"Now, I'm not implying anything," Guthrie added impishly of the infamous Watergate incident involving Nixon's secretary. "I'm just pointing out pertinent historical data."
To this day, Guthrie is befuddled by the success of his "signature song," and by the role in which it unexpectedly cast him.
"Who would have thought 'Alice's Restaurant' was going to be a hit?" he asked. "No one writes an 18-minute monologue with his sights set on radio play. Heck, I never even expected 'City of New Orleans' to be a hit, and that's a much more normal song. To tell you the truth, I was never completely comfortable with all the attention I got because of that 'Alice' song."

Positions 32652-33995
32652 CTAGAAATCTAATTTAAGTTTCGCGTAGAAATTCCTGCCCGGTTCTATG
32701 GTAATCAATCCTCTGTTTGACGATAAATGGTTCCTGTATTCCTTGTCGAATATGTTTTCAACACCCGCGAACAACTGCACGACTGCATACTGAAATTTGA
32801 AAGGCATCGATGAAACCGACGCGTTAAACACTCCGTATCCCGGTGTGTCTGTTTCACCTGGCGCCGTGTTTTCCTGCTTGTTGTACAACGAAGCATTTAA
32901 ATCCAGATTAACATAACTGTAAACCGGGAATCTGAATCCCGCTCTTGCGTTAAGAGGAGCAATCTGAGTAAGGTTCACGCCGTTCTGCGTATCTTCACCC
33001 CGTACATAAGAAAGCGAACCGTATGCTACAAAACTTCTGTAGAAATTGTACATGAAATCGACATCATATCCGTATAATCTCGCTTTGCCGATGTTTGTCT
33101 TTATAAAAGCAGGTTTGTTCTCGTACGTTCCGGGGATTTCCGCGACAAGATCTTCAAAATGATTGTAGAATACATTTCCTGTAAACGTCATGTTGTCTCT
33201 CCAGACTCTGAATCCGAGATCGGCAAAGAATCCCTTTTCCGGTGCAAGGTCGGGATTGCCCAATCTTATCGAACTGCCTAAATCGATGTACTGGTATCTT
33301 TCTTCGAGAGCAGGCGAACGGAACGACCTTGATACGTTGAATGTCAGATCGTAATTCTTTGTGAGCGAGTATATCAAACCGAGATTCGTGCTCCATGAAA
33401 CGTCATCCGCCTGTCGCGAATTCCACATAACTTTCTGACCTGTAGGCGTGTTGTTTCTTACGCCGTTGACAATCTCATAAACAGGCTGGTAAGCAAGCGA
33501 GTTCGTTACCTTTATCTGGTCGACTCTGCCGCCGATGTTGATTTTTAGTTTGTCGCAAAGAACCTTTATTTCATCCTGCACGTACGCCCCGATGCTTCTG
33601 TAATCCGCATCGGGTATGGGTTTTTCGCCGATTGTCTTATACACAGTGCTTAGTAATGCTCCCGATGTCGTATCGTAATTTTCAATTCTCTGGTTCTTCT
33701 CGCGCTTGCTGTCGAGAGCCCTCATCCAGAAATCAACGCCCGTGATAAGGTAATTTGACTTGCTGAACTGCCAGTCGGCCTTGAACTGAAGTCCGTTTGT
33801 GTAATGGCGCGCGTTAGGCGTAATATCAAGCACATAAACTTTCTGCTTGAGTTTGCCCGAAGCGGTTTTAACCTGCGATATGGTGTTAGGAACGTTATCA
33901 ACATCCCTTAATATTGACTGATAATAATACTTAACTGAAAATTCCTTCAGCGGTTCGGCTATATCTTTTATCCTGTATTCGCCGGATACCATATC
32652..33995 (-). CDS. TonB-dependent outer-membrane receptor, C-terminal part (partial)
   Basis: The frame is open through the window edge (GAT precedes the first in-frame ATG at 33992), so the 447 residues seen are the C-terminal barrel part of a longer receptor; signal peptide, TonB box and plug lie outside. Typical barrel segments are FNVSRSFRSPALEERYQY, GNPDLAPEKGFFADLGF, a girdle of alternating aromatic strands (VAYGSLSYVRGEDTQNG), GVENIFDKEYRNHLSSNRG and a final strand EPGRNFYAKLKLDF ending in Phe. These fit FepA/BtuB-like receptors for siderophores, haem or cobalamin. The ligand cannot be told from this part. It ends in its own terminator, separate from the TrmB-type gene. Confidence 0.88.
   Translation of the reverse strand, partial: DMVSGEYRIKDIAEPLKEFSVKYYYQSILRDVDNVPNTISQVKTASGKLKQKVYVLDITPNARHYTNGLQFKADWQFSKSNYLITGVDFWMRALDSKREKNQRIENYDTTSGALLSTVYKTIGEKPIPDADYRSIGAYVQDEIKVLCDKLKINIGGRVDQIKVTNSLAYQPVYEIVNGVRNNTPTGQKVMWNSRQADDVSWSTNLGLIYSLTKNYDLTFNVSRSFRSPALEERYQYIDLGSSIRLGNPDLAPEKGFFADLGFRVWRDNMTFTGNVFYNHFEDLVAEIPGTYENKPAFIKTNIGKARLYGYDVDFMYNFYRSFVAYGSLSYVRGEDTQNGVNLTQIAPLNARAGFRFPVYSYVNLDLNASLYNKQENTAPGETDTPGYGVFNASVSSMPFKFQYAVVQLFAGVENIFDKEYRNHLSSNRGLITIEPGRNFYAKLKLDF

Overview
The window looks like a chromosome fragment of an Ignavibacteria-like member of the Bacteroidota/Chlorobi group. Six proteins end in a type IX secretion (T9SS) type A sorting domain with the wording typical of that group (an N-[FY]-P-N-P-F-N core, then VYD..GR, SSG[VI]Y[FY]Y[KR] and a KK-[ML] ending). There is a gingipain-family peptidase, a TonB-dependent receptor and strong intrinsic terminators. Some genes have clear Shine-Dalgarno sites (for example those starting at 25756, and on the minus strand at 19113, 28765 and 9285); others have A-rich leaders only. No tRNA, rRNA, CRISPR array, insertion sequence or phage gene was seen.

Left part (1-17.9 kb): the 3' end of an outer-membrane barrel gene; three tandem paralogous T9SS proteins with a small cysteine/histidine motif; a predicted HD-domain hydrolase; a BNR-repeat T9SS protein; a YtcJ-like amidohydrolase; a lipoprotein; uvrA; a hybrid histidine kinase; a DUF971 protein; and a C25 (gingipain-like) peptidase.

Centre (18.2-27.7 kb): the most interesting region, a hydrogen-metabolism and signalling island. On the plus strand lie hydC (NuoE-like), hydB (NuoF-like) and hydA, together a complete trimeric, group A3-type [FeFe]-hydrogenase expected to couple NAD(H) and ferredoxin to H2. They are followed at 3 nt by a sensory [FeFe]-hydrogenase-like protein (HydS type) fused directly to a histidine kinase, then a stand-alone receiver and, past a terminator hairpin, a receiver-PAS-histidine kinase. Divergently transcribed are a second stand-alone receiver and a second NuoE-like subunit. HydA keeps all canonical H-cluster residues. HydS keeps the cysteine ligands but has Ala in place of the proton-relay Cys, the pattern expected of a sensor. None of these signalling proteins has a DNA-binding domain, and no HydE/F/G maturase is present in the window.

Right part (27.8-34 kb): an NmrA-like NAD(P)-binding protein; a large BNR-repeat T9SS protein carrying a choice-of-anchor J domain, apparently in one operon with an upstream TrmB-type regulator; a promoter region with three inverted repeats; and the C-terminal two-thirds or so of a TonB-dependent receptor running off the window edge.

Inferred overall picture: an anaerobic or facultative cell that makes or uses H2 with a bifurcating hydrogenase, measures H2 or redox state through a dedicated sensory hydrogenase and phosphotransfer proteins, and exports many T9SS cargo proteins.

Although he would continue to record and tour into the '80s, by then Guthrie's popularity had settled to a cultish level commensurate with the low profile and bucolic lifestyle he and his wife maintain on their non-working farm in Washington, Mass. While some popular musicians would bridle at such isolation, Guthrie views it as an opportunity for self-sufficiency.
For the past five years, the singer has published a quarterly newsletter called Rolling Blunder Review, a folksy collection of articles and amusing tidbits that always features a recipe submitted by Alice Brock. (Brock is semi-retired in Provincetown, Mass.) In 1983, Guthrie started his own label, Rising Son Records, and eventually acquired the rights to the albums he had recorded for Warner Brothers, including "Alice's Restaurant."